Welcome to my Donor Development Blog. You are welcome to post comments on the issues discussed in the blog or write to me at firstname.lastname@example.org
Donor Development – Why Blog?
I am sure a commitment to blog on issues relating to fundraising with the focus on donor development already had you asking WHY at least as many times as the number of blogs. Why is he (that is me) doing this? And while I am not going to volunteer the thoughts which I think have entertained your (or my) mind (sorry…) this same question has certainly crossed my mind.
WHY dedicate such an effort to writing about donor development? And maybe this blog today, is not only about WHY but also an attempt to explain for the first time the basic difference, at least conceptually – between fundraising and donor development so that it becomes clear. Is this blog about fundraising or about donor development and if the latter, what is this term altogether?
But first things first, let’s go back to why blog and try to give an answer which hopefully keeps you reading and me writing. For the past 16 years, I have worked for two of the most amazing Jewish community development organizations one can aspire to work for; during the 1990’s for the American Jewish Joint Distribution Committee, stationed in Moscow, Russia and from 1999 till 2011 for one of the leading federations in North America -the Jewish Federation of Greater Pittsburgh. I have spent much of my time working with major donors, helping them fulfill their philanthropic endeavors in Russia, Israel and in the US, side by side, seeing them through as they realize their philanthropic passion while federation serves as facilitator for these donors as their dreams come to fruition.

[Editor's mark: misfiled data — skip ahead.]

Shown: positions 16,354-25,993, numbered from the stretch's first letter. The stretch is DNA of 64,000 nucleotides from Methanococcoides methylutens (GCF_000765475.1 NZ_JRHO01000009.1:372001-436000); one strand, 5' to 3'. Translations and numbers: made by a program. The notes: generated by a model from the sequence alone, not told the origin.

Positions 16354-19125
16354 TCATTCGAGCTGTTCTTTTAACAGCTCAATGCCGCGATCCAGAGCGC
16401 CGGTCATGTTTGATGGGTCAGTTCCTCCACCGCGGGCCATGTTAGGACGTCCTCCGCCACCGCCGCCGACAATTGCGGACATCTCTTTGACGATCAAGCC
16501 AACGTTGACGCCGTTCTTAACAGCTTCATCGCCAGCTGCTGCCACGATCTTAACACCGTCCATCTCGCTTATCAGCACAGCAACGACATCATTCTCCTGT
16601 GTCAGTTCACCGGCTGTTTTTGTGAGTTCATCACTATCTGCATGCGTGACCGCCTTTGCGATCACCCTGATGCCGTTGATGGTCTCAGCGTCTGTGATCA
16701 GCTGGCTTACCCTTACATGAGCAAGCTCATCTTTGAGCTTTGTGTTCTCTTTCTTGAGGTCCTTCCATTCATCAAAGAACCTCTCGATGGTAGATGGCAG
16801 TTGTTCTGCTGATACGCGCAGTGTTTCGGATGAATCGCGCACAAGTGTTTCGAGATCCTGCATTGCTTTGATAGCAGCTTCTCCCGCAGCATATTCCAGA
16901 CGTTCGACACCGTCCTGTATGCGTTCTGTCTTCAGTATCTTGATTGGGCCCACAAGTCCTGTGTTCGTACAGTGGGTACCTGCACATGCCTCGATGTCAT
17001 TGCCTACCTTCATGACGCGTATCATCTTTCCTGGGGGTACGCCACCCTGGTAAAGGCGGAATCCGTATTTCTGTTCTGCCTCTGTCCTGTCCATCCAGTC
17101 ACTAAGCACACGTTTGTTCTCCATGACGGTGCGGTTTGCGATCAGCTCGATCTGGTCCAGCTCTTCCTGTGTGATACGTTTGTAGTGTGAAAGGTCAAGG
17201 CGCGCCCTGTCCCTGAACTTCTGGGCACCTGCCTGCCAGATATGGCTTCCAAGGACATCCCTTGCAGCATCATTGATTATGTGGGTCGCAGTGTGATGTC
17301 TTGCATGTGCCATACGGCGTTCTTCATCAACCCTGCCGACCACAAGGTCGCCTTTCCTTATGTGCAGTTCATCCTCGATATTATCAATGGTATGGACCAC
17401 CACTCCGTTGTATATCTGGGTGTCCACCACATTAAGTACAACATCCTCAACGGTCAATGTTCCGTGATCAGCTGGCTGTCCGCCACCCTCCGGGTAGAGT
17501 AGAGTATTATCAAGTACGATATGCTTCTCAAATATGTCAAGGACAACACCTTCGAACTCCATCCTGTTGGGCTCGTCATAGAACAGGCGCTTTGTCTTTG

A moment of candor allows me to reveal that one of the reasons for writing this blog may have to do with spending more time with donors than with fellow professionals. This is something that may have given me endless insight into working with major donors but has left me eager and thirsty for the dialogue this blog may give me with you. That sharing my knowledge of working with major donors can enable such dialogue. While working closely with Israeli, Russian and American donors, a few things have been on my mind, and maybe today’s blog is an opportunity to share some of these questions.
How does philanthropy look from the perspective of the wealthy person/donor? I know how it looks from our side – the side of the organizations, the fundraisers – but in spending so much time with donors, what is it that they see and can they also tell us how to best work with them?
Every textbook on fundraising has a well-known part which guides the fundraisers to know everything possible about the “ask”…how to ask, when to ask, how much to ask for etc. I wanted to know if receiving money from major donors can only be done through asking. Were there other ways? And in my pursuit I have discovered alternative and exciting ways. While I participate in and enjoy solicitations (most of the times enjoy – not always) on behalf of federation, most of the money I have raised I did not have to ask for or solicit. I know this requires explanation, which I plan to in a separate blog. I am almost uncomfortable to add that I am referring to seven-figure donors and their philanthropic endeavors, but this may already be obvious and I don’t want to risk coming across as a braggart or blunt.